[Editor: This poem by Henry Lawson was published in Verses Popular and Humorous, 1900.]
The Men Who Come Behind
There’s a class of men (and women) who are always on their guard —
Cunning, treacherous, suspicious — feeling softly — grasping hard —
Brainy, yet without the courage to forsake the beaten track —
Cautiously they feel their way behind a bolder spirit’s back.
If you save a bit of money, and you start a little store —
Say, an oyster-shop, for instance, where there wasn’t one before —
When the shop begins to pay you, and the rent is off your mind,
You will see another started by a chap that comes behind.
So it is, and so it might have been, my friend, with me and you —
When a friend of both and neither interferes between the two;
They will fight like fiends, forgetting in their passion mad and blind,
That the row is mostly started by the folk who come behind.
They will stick to you like sin will, while your money comes and goes,
But they’ll leave you when you haven’t got a shilling in your clothes.
You may get some help above you, but you’ll nearly always find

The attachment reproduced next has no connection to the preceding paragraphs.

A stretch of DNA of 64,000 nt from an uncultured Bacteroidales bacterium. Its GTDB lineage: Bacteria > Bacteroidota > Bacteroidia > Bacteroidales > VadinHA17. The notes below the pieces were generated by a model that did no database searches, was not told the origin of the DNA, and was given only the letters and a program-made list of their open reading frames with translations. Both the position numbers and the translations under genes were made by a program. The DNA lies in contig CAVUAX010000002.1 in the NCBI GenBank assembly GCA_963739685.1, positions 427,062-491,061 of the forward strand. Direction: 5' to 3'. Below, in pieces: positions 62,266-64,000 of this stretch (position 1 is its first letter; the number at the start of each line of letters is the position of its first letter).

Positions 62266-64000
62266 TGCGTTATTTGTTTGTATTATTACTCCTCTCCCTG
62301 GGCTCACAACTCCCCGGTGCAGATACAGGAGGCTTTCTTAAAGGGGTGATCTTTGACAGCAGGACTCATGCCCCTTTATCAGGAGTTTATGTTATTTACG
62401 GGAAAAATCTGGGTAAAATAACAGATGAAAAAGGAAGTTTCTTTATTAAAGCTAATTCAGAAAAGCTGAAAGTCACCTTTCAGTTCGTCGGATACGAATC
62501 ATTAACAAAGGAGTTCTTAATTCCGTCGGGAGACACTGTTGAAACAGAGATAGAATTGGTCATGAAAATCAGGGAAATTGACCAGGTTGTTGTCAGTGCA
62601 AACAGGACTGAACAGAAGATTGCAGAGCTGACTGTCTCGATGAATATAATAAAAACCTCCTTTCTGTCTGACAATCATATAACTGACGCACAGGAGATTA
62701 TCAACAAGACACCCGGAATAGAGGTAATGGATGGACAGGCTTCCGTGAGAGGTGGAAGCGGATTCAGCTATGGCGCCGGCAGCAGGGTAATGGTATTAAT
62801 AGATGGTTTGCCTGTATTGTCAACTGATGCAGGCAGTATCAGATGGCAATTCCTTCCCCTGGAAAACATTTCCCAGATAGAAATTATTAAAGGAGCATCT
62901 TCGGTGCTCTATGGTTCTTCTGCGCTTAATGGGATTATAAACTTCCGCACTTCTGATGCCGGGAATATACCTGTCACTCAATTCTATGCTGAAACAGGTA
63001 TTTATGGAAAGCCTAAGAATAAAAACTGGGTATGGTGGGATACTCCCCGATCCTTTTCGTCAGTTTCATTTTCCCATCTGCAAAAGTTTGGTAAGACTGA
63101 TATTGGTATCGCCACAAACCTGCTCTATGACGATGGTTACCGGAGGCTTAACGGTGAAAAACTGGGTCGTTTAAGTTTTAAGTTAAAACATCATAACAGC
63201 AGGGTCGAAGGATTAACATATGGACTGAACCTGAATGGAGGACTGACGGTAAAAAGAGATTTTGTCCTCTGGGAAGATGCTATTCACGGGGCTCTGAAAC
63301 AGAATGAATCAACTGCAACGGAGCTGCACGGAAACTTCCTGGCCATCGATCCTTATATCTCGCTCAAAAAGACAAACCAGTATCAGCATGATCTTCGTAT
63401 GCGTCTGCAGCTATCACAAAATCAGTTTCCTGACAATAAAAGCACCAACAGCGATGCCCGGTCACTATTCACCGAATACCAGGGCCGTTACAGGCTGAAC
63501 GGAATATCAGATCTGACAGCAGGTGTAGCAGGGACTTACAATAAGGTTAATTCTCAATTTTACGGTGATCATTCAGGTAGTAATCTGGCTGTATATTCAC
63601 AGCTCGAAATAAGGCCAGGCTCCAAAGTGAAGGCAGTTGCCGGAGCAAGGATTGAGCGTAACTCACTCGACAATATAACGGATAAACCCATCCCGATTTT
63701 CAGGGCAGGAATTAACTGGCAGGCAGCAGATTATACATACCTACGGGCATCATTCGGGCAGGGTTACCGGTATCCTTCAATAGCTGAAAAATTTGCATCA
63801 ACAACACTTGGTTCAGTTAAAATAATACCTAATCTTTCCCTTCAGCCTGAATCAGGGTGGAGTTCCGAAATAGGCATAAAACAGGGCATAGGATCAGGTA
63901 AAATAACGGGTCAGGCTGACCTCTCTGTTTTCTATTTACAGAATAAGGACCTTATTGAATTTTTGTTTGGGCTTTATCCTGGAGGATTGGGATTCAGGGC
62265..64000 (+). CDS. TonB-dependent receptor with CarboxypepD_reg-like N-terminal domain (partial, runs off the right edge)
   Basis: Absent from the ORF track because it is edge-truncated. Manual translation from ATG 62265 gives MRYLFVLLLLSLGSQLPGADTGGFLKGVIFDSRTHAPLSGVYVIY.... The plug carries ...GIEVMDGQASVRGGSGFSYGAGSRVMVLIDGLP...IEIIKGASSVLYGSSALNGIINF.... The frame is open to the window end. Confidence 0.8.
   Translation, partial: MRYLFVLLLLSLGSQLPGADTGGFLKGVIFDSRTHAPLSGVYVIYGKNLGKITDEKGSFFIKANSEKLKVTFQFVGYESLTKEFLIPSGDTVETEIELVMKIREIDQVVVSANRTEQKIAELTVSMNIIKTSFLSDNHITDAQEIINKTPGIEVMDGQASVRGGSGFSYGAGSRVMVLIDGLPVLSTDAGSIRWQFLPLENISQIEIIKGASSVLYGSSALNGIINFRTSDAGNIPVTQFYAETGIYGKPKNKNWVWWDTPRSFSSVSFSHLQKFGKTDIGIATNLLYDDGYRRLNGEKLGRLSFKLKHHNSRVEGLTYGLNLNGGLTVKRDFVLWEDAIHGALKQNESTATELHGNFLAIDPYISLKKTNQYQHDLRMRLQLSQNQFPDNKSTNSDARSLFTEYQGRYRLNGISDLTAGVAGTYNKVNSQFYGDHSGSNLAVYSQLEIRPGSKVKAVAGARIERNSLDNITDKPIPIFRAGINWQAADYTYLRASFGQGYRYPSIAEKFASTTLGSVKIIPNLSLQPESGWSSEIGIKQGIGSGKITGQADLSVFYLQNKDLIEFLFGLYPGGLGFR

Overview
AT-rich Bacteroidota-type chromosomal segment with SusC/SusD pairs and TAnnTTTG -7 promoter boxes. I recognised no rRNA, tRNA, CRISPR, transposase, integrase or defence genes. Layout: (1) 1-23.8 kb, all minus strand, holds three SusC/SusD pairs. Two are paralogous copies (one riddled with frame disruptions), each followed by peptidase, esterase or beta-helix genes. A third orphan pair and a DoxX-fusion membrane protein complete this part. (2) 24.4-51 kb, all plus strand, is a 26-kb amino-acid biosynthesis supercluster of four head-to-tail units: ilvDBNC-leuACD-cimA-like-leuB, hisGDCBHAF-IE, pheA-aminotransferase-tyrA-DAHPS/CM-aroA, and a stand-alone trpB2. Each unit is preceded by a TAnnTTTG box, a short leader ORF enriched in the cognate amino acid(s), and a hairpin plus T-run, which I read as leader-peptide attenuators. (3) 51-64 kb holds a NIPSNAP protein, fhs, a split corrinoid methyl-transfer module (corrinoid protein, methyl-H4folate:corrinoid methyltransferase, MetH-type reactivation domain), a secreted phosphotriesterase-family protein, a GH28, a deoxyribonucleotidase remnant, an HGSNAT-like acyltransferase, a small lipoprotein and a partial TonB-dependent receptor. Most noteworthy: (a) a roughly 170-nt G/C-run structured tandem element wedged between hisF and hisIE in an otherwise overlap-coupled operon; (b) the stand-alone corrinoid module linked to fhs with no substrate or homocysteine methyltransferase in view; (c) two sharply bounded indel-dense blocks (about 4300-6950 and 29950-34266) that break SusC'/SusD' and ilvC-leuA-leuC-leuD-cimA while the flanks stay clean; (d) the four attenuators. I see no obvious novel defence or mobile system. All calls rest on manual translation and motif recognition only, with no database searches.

That you cannot get assistance from the men who come behind.
There are many, far too many, in the world of prose and rhyme,
Always looking for another’s ‘footsteps on the sands of time.’
Journalistic imitators are the meanest of mankind;
And the grandest themes are hackneyed by the pens that come behind.
If you strike a novel subject, write it up, and do not fail,
They will rhyme and prose about it till your very own is stale,
As they raved about the region that the wattle-boughs perfume
Till the reader cursed the bushman and the stink of wattle-bloom.
They will follow in your footsteps while you’re groping for the light;
But they’ll run to get before you when they see you’re going right;
And they’ll trip you up and baulk you in their blind and greedy heat,
Like a stupid pup that hasn’t learned to trail behind your feet.
Take your loads of sin and sorrow on more energetic backs!
Go and strike across the country where there are not any tracks!
And — we fancy that the subject could be further treated here,
But we’ll leave it to be hackneyed by the fellows in the rear.
Henry Lawson. Verses Popular and Humorous, Angus and Robertson, Sydney, 1900, pages 211-213
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